Compassionate Economics with Riane Eisler, Ph.D.

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What if we brought a more nurturing attitude to our nation's economic policy? What if we placed the same value on child care and health care as we do on prisons and warfare? Riane Eisler, renowned author of The Chalice and the Blade (HarperSanFrancisco 1988), draws on her visionary work on family, feminine leadership, and patriarchy to create solutions to the economic woes facing our nation and our world. She explains that the problem is an ongoing gender bias that exists under the radar, even into the twenty-first century. Even with a woman knocking on the door of the Presidency, our society - and our government - still views women, and the nurturing qualities of the feminine, as inferior. The result is a politics of scarcity, and a growing population of families living in poverty. Ms. Eisler explains, "As long as we don't make the invisible visible, we will continue to see this economic double standard at work, and policy makers will continue to tell us that we always have money for prisons or for weapons and wars. But these same policy makers will tell us somehow that there isn't enough money for health care, child care, paid parental leave. It makes no sense. This country is going to pay very, very dearly in economic terms for not investing in our human capital, not to speak of all the suffering that we're causing. But we've got to make that visible. Then we can change it." (hosted by Michael Toms)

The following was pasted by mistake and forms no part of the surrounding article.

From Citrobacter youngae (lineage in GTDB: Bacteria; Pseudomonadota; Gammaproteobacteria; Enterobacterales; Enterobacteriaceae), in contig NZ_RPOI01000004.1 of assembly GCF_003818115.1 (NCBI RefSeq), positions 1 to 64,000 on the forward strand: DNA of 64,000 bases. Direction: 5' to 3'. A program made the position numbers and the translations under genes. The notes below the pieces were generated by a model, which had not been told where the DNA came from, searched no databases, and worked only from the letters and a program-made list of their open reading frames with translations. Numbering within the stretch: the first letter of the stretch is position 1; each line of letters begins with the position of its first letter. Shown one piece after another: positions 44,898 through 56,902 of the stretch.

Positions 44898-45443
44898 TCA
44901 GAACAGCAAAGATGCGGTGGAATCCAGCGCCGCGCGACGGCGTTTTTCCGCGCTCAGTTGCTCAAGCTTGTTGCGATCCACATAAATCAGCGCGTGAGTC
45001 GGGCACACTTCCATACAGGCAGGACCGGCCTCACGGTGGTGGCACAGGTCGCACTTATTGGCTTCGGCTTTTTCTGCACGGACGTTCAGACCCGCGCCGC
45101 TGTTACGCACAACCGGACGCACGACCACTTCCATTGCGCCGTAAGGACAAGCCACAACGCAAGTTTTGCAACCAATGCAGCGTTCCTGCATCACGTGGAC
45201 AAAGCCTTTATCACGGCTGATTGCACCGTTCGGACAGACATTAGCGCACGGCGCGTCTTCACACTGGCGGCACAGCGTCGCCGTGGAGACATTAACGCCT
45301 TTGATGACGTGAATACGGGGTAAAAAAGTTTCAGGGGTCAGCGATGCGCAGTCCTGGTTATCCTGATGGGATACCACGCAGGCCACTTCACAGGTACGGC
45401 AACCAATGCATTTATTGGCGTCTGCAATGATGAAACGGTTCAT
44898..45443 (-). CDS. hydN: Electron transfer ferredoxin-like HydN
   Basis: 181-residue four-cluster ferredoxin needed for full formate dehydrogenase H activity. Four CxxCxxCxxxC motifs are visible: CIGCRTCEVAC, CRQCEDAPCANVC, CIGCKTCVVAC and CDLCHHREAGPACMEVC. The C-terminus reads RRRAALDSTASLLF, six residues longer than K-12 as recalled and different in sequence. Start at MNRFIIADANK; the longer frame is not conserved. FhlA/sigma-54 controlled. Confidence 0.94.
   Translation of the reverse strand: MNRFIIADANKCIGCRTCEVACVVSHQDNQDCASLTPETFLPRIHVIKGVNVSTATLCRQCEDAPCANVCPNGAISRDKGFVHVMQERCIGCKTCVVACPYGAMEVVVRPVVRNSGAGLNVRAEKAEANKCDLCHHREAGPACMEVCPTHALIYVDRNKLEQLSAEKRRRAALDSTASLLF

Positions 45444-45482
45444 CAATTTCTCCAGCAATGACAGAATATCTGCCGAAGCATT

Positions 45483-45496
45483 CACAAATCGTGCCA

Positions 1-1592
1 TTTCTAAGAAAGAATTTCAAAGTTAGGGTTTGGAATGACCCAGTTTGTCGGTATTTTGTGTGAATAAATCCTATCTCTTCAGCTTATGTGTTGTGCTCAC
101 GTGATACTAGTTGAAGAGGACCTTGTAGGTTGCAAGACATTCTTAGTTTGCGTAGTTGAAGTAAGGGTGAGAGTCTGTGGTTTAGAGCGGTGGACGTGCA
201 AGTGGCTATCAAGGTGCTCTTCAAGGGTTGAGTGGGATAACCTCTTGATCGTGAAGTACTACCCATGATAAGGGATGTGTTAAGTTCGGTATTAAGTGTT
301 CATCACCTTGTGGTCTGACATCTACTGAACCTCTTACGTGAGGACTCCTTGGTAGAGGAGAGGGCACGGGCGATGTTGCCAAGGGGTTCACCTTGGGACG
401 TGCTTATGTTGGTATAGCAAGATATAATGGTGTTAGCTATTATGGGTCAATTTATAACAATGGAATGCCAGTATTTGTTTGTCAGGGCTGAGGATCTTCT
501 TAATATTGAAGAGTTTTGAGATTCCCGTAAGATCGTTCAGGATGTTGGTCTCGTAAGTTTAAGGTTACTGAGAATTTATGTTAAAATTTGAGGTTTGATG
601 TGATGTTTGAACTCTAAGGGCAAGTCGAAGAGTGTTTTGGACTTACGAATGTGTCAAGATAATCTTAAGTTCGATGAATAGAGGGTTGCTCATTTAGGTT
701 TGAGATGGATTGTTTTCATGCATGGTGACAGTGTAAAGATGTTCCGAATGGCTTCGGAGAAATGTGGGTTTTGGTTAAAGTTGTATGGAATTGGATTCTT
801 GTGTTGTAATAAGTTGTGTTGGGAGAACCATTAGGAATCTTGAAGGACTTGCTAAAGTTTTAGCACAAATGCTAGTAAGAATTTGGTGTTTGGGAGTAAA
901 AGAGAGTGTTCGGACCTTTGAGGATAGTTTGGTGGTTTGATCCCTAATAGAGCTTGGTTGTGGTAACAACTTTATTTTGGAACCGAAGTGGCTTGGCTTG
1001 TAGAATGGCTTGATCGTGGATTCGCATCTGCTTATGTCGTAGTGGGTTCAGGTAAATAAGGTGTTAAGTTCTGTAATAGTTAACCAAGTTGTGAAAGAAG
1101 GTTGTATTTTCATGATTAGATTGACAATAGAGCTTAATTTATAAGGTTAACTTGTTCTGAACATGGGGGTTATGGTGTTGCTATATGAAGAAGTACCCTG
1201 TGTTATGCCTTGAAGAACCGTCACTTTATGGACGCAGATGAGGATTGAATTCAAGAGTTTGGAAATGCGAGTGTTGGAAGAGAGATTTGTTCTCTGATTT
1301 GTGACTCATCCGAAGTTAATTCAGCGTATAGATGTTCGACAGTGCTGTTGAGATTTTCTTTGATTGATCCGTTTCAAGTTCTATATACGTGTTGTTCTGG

Riane Eisler, Ph.D. holds degrees in sociology and law from the UCLA. She is a founding member of the General Evolution Research Group, and a commissioner of the World Commission on Global Consciousness and Spirituality, along with the Dalai Lama and other spiritual leaders. She is also co-founder of the Spiritual Alliance to Stop Intimate Violence, and president of the Center for Partnership Studies.

Her books include:

To learn more about the work of Riane Eisler go to or to

Topics Explored in This Dialogue

  • What is the relevance of "caring economics" to your daily life
  • Why having stable, loving families pays economic dividends for nations
  • Why domestic abuse is an economic issue
  • Why a feminine CEO generates more dividends for stockholders than a masculine CEO
  • How women in Nordic nations get social security credits for child care
Host: Michael Toms      Interview Date: 12/3/2007      Program Number: 3231